successful program development.
Programs: Successful programs are multilayered and multifaceted; linked directly to organizational
priorities; include a comprehensive learning approach that uses various activities, including coaching,
training and development; and utilize well-established tracking metrics to be able to measure how well
individuals are developing.
Technology: Technology is an enabling factor in program success; however, many organizations look to
their learning management system (LMS) alone to measure organizational competency. Organizations
should instead look instead to a comprehensive competency management approach that may include a
LMS, professional portfolios and the integration of this information into a performance management
A Case Study: Succession Planning for Leadership Positions
A case example of an organization that has successfully taken on succession planning for leadership
development can be found at Clarian Health in Indianapolis, Ind. This process is currently utilized in
Clarian’s three tertiary care hospitals’ teaching academic programs: Methodist Hospital, Indiana
University Hospital and Riley Hospital for Children.
In developing their process, Clarian developed a formal, consistent program that was in line with the
organization’s strategic plan, mission, vision and values. Program development began with the
organization asking themselves, “What is a potential successor?” to which the organization answered, “A
current organization employee who may be a candidate to fill another leadership position; or, a current
leader looking for, or have the opportunity to, fill a new leadership position.”
Program objectives include: identifying “high potential” employees, development plans and opportunities
for development of high potential candidates and potential successors for future openings in leadership ;
and incorporating core behaviors, leadership, job, family behavior and essential functions as criteria .
Clarian develops thei staff for tomorrow’s leadership positions through a program that includes several
key strategies: traditional formal education and advanced degrees, internal and external continuing
education opportunities, continuous feedback on strengths and weaknesses, 360-degree annual reviews
that include staff member input, executive coaching and mentoring.
The tool that Clarian uses to measure the success of their program is the 9-Block Matrix. A 9-Block
Matrix is a comprehensive, systematic approach that Clarian adapted from industry. This tool helps
leadership identify strengths and weaknesses within the staff – from the clinical manager to the VP level –
by ranking and then categorizing each individual into one of nine levels. Candidates are gauged both by
level of contribution and potential ability.
High Potential, Low Contribution High Potential, Solid Contribution High Potential, High Contribution
Too new in roll/can’t tell -new to position so currently Strong leadership competencies but need more Viable Candidate is ready now for posting to new
low contributor however, demonstrates high technical/results-oriented development (6 -18 mos.). position. Employee is highly effective in current role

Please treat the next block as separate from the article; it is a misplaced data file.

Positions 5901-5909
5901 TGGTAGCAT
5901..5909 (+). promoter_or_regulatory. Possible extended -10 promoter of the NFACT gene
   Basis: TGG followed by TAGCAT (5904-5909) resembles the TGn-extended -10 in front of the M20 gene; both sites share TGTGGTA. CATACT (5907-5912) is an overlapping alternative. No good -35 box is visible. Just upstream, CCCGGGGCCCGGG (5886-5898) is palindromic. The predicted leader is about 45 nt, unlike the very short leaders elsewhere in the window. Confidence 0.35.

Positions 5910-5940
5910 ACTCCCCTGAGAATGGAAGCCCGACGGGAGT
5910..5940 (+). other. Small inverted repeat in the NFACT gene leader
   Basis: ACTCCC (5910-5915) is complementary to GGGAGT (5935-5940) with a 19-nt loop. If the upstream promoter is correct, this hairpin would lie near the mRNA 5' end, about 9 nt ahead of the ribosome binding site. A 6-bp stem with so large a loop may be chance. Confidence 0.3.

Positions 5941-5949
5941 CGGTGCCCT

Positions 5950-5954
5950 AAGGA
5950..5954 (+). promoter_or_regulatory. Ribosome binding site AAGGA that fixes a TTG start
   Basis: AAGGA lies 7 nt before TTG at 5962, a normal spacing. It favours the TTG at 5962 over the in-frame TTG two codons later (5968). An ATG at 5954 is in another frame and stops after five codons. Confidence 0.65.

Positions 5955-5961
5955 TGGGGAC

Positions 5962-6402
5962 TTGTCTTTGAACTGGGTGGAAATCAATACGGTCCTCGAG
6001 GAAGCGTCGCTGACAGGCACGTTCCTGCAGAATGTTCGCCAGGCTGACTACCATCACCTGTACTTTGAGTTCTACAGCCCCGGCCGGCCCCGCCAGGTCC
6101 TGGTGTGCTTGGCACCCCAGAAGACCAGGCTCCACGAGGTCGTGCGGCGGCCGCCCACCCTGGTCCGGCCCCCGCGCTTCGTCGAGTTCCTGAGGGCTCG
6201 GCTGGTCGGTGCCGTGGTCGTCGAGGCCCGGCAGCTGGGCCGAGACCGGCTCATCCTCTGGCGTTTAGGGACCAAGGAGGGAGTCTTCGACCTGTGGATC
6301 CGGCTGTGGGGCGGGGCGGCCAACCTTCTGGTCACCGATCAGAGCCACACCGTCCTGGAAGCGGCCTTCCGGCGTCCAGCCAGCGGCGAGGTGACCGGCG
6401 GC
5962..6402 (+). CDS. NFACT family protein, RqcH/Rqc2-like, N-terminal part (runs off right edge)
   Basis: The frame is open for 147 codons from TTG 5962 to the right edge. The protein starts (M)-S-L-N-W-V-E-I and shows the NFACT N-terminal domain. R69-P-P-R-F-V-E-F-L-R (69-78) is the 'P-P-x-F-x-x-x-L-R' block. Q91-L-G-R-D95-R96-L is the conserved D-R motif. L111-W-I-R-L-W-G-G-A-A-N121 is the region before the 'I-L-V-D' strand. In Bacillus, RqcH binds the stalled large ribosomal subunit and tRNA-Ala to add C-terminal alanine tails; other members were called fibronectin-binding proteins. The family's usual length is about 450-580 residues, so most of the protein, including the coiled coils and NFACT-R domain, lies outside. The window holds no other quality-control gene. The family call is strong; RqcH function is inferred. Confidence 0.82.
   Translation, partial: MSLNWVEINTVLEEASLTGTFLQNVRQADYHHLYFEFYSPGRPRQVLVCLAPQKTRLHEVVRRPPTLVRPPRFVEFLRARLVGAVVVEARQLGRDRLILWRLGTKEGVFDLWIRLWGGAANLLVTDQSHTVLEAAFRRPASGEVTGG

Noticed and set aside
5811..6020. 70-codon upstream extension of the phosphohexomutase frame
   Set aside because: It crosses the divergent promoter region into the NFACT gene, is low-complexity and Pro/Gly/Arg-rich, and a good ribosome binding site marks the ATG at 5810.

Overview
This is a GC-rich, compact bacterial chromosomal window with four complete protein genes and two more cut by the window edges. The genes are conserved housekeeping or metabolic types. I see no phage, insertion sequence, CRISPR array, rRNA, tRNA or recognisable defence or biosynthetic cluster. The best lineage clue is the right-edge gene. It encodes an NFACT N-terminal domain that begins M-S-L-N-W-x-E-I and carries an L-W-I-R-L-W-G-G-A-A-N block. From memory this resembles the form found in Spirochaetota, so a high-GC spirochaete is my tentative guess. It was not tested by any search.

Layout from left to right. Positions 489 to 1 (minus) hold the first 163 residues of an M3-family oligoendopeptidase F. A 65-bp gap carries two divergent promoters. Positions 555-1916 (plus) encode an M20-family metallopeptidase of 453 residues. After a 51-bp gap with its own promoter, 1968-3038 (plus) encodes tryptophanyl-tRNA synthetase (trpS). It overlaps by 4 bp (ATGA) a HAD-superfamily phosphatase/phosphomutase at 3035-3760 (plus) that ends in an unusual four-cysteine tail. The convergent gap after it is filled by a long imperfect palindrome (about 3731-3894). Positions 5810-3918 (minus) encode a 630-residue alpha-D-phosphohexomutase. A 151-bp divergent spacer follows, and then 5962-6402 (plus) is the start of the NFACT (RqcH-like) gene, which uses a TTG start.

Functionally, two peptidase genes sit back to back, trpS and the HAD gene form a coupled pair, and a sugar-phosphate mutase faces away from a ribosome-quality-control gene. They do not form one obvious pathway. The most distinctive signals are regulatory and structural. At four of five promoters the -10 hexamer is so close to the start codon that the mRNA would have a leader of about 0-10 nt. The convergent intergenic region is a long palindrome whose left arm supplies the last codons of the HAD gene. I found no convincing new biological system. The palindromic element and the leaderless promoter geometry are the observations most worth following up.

potential. Expect individual to demonstrate Expect this individual to advance to positions of (Key Achiever or Mastery Performance) and has
effectiveness in short period of time. greater responsibility over a period of time. high potential. Individual has what it takes to either
advance to greater management responsibilities or
Too new to evaluate, No evaluation. Demonstrates Solid or Key Achiever performance in positions demanding greater technical knowledge.
A3 A2 A1
Hold in Position, Low Contribution Solid Potential, Solid Contribution Solid Potential, High Contribution
Not effective in current role, documented formal Continue to develop in current role. Individual could Strong technical and results-oriented skills but need
action plan in place. increase potential or contribution over time. more leadership development (6-18 mos.). Expect
individual to move to new positions over a period of
Demonstrates unsatisfactory performance in current Demonstrates Solid or Key Achiever performance in time.
role. current role.
Demonstrates Key Achiever or Mastery Performance
in current role.
B3 B2 B1
Low Potential, Low Contribution Continue in Position, Solid Contribution Optimally Placed, High Contribution
Action plan in place. Re -align, or see immediate Contributes in current role, but needs coaching in Resident expert/hold in position. Exceptional
improvement in performance or outplace. technical or leadership areas to develop into resident contributor. Continue development in current role.
expert. Individual may not want to move to another role.
Demonstrates unsatisfactory performance in current
role. Demonstrates Solid or Key Achiever performance in Demonstrates Mastery Performance in current role.
C3 C2 C1
Once the 9-Block Matrix is completed then an individualized Leadership Development Plan is created for
those individuals who fall within the A1, A2 or B1 categories.
An additional step in the process is that each director or vice president completes a recommendation form
for potential successor for their position. All forms are then returned to human resources for tracking and
There are two keys to the success of the leadership development and succession planning program at
Clarian. First, incorporation by the board of directors into the strategic plan for the health care system,
and second, the process has been rolled out across the organization - from senior leadership level through
the clinical manger level of the organization.
This process has shown some very dramatic results over time including:
• Of the sitting vice presidents and above, 46 percent were promoted internally;
• Of the sitting directors and above, 50 percent were promoted internally; and,
• Of the sitting clinical directors and above in nursing, 76 percent were promoted internally.
The next generation of leaders is already working for you. The challenge is to find them, get them on the
leadership track and groom them today for the healthcare and business challenges they will face in the
future. After all, the real job of the leader is to prepare the next generation.